What laws do employment lawyers use to protect employees in Canada?
Mentioned earlier, employment laws are primarily governed by (1) provincial or territorial statutes, and (2) federal statutes. Employment lawyers may either specialise in both, or specific to a province or territory.
Canada Labour Code
The Canada Labour Code is the federal law governing the rights and obligations of employers and employees under federally regulated workplaces. These workplaces include banks, telecommunications and broadcasting, interprovincial transportation, and other matters of national importance.
Provincial or Territorial Statutes
If the nature of employment is not under federal jurisdiction, or the workplace or work engagement is done in a specific province or territory, then the employee-employer relationship will be governed by the respective provincial or territorial statute on employment or labour.
Other employment and labour laws
Aside from the federal Labour Code and provincial or territorial statutes, other federal laws may also govern employee-employer relations.
Canadian Human Rights Act
The Canadian Human Rights Act provides that it is unlawful to discriminate one’s person based on his/her/their race, national or ethnic origin, colour, religion, age, sex, sexual orientation, gender identity or expression, marital status, family status, genetic characteristics, disability and conviction for an offence for which a pardon has been granted or in respect of which a record suspension has been ordered.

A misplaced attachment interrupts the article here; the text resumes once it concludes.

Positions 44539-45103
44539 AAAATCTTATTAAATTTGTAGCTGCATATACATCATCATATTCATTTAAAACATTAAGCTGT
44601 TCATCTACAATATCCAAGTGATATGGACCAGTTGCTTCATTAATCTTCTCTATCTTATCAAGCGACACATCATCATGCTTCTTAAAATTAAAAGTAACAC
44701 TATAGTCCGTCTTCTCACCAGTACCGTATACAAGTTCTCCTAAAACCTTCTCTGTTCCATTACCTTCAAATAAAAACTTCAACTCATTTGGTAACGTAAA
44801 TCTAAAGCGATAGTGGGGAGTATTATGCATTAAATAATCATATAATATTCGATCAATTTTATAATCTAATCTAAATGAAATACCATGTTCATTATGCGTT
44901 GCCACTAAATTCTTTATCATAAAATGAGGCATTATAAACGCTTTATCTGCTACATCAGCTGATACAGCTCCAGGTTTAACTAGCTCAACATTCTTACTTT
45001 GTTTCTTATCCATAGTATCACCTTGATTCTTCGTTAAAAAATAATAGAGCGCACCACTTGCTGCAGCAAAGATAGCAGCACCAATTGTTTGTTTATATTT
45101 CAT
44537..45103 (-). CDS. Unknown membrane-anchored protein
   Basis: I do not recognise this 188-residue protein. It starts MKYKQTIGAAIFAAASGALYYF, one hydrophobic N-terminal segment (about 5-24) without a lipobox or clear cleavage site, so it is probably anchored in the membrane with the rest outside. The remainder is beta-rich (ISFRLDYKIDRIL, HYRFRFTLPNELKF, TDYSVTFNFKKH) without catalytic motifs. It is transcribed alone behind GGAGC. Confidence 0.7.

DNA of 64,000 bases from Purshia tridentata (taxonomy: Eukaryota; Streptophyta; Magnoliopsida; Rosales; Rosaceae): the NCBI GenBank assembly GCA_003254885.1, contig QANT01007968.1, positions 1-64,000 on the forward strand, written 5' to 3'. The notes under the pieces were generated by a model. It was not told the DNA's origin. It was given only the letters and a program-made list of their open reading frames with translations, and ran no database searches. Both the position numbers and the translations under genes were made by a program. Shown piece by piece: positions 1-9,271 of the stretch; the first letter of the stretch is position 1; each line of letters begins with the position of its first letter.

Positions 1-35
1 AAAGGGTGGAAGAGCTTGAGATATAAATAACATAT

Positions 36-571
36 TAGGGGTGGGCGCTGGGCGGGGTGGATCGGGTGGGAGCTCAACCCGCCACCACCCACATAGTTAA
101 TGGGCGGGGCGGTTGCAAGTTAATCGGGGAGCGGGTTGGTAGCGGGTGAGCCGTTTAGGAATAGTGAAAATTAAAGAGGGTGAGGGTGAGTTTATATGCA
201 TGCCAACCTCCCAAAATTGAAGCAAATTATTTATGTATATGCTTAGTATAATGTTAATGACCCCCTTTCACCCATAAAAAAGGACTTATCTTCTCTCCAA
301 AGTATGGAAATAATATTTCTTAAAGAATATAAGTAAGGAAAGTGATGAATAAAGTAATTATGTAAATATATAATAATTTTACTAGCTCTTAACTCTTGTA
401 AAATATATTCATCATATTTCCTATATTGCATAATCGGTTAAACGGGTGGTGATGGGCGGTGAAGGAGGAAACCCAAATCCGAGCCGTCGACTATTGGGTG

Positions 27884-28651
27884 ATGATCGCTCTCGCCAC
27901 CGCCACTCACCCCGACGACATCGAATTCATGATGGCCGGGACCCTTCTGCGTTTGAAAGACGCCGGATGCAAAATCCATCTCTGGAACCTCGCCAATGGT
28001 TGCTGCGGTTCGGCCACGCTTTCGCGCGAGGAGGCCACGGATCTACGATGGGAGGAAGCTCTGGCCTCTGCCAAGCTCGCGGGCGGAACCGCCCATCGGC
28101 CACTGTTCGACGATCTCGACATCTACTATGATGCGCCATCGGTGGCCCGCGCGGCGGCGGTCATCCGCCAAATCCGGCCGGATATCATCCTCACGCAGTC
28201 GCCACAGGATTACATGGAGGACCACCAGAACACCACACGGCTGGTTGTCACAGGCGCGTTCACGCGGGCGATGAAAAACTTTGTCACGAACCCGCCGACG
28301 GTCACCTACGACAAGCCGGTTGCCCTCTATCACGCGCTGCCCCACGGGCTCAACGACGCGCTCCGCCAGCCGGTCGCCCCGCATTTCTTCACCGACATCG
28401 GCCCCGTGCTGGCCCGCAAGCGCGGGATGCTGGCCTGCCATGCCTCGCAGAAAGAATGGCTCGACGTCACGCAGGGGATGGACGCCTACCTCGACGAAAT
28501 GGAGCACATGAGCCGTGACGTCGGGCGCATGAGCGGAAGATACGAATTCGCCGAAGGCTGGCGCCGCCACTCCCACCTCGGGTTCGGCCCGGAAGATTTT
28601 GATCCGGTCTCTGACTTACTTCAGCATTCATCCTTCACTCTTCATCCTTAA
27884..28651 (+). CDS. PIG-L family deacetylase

The Employment Equity Act
The Employment Equity Act is the federal law which states that federally regulated organizations and businesses should provide equal employment opportunities to women; Aboriginal peoples; people with disabilities; and, members of visible minorities.
Under the EEA, the following laws provide additional protection for the mentioned four groups:
How do I file a complaint against my employer in Canada?
For those whose rights are violated under federal law and regulations, including the Canada Labour Code, reports can be made with the federal government’s Labour Program. For employees working in the province or territory, violations can be reported with the employment standards branch of the said province or territory.
Would you like to know more about your right as an employee or as an employer? Scroll down to consult with best employment lawyers specific to your area, all of whom are Lexpert Ranked.